In previous grades, students describe a sequence of rigid transformations that exhibits the congruence between two figures. To prepare students for future congruence proofs, this lesson asks students to come up with a systematic, point-by-point sequence of transformations that will work to take any pair of congruent polygons onto one another. As the focus shifts to sequences of transformations between figures with more general characteristics rather than specific measurements, encourage students to explain how they know that their sequences will cause certain points or lines to coincide. When students consider how generalizable a strategy for defining sequences of rigid transformation is, they are looking for the structures of pairs of congruent figures (MP7).
- Compare and contrast (orally) diagrams of transformations.
- Comprehend that the notation $A'$ represents the image of point $A$.
- Explain (orally and in writing) a sequence of transformations that take given points to another set of points.
- Let’s compare transformed figures.
- I can describe a transformation that takes given points to another set of points.
A statement that you think is true but have not yet proved.
One figure is called congruent to another figure if there is a sequence of translations, rotations, and reflections that takes the first figure onto the second.
directed line segment
A line segment with an arrow at one end specifying a direction.
If a transformation takes \(A\) to \(A'\), then \(A\) is the original and \(A'\) is the image.
line of symmetry
A line of symmetry for a figure is a line such that reflection across the line takes the figure onto itself.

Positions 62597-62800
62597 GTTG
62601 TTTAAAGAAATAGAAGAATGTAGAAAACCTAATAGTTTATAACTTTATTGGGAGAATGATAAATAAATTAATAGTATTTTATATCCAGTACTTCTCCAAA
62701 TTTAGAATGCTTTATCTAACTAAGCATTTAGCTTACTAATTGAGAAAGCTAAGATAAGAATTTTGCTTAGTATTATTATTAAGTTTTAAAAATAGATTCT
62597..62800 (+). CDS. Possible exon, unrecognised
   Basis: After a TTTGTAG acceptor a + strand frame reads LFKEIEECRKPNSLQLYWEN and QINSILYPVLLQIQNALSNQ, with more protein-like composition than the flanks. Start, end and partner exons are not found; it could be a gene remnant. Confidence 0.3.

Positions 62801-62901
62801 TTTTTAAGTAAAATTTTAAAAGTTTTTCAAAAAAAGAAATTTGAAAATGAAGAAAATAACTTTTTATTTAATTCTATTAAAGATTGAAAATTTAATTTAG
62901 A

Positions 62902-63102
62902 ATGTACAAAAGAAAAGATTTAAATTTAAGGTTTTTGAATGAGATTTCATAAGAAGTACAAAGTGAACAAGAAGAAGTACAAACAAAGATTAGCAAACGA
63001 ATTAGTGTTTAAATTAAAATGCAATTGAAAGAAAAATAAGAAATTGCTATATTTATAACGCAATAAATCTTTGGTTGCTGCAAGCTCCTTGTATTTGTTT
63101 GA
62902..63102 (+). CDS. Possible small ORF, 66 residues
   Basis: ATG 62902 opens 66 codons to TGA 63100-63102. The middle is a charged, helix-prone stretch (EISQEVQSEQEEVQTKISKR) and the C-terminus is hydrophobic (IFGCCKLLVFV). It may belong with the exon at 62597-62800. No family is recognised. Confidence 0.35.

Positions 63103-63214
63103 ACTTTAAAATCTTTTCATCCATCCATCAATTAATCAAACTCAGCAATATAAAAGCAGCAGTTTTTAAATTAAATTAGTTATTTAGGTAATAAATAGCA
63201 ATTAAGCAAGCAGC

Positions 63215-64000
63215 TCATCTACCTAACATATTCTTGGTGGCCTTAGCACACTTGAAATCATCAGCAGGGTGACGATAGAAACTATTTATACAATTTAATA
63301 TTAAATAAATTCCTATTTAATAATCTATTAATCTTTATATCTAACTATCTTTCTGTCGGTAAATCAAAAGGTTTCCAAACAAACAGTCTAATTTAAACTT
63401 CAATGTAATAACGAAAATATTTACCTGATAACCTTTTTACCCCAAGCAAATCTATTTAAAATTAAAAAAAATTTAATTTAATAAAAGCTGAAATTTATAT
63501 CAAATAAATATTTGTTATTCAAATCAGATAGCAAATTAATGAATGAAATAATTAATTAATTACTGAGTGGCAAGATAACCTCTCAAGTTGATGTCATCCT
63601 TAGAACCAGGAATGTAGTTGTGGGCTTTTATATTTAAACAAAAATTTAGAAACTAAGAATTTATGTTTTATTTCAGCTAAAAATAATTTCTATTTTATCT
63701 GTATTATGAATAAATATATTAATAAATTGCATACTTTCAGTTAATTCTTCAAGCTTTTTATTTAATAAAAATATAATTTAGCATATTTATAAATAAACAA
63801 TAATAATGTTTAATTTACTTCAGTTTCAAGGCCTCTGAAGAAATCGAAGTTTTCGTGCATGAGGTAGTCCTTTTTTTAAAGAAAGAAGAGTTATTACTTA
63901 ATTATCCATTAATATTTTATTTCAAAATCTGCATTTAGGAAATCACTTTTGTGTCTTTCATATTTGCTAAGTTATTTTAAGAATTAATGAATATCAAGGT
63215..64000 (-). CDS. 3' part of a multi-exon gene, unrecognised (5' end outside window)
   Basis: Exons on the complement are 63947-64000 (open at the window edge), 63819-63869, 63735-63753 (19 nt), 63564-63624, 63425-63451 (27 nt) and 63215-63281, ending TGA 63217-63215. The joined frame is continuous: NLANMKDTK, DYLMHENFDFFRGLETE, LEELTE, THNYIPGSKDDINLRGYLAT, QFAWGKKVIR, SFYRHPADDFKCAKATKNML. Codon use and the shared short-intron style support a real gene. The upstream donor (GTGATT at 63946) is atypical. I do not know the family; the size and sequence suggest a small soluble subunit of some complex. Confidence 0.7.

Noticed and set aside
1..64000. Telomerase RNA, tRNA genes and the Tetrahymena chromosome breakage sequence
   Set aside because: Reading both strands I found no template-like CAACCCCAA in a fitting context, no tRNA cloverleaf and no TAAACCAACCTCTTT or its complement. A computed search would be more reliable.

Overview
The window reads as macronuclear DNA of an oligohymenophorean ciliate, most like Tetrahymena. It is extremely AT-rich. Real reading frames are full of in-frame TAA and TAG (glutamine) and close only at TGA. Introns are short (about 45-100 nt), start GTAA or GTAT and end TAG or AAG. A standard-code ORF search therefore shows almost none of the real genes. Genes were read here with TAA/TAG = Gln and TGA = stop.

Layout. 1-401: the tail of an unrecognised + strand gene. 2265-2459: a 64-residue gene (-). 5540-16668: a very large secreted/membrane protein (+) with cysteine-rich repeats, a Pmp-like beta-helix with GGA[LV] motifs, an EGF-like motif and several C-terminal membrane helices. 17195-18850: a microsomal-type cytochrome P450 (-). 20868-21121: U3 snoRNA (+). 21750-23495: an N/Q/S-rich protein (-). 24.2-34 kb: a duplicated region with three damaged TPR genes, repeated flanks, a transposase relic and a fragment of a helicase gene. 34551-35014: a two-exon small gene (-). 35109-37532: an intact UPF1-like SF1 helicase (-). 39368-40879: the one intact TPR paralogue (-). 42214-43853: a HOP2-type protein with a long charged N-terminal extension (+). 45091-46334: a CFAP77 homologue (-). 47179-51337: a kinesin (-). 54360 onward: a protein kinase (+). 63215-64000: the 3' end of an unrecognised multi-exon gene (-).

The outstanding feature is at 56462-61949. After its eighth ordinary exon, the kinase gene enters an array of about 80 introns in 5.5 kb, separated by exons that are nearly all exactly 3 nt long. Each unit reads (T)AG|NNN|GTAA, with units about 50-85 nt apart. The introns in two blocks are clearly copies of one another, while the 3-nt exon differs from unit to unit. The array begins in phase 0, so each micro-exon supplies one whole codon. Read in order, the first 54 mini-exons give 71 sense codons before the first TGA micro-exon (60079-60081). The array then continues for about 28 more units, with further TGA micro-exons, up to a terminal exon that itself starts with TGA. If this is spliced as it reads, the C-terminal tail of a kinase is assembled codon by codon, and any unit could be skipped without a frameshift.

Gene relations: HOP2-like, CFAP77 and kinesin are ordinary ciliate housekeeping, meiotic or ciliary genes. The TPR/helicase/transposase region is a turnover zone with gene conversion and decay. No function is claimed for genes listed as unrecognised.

The figure shows two lines of symmetry for a regular hexagon, and two lines of symmetry for the letter I.
A reflection is defined using a line. It takes a point to another point that is the same distance from the given line, is on the other side of the given line, and so that the segment from the original point to the image is perpendicular to the given line.
In the figure, \(A'\) is the image of \(A\) under the reflection across the line \(m\).
A figure has reflection symmetry if there is a reflection that takes the figure to itself.
A rigid transformation is a translation, rotation, or reflection. We sometimes also use the term to refer to a sequence of these.
A rotation has a center and a directed angle. It takes a point to another point on the circle through the original point with the given center. The 2 radii to the original point and the image make the given angle.
\(P'\) is the image of \(P\) after a counterclockwise rotation of \(t^\circ\) using the point \(O\) as the center.
A figure has rotation symmetry if there is a rotation that takes the figure onto itself. (We don't count rotations using angles such as \(0^\circ\) and \(360^\circ\) that leave every point on the figure where it is.)
A figure has symmetry if there is a rigid transformation which takes it onto itself (not counting a transformation that leaves every point where it is).
A statement that has been proved mathematically.
A translation is defined using a directed line segment. It takes a point to another point so that the directed line segment from the original point to the image is parallel to the given line segment and has the same length and direction.
In the figure, \(A'\) is the image of \(A\) under the translation given by the directed line segment \(t\).
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